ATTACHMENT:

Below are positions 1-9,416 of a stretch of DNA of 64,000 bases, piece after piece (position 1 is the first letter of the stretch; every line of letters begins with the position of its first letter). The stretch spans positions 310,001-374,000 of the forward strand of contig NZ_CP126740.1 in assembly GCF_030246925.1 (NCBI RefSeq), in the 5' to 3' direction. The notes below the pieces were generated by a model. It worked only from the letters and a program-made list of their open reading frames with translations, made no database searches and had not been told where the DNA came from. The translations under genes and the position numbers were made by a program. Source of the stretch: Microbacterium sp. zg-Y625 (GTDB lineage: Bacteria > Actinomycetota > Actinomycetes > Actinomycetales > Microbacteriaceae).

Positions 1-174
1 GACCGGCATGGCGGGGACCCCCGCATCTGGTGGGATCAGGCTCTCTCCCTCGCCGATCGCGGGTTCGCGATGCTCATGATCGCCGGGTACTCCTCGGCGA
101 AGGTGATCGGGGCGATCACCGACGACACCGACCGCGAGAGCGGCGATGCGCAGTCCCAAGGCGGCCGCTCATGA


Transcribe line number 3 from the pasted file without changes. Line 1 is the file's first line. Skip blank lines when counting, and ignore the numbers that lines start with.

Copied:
1 GACCGGCATGGCGGGGACCCCCGCATCTGGTGGGATCAGGCTCTCTCCCTCGCCGATCGCGGGTTCGCGATGCTCATGATCGCCGGGTACTCCTCGGCGA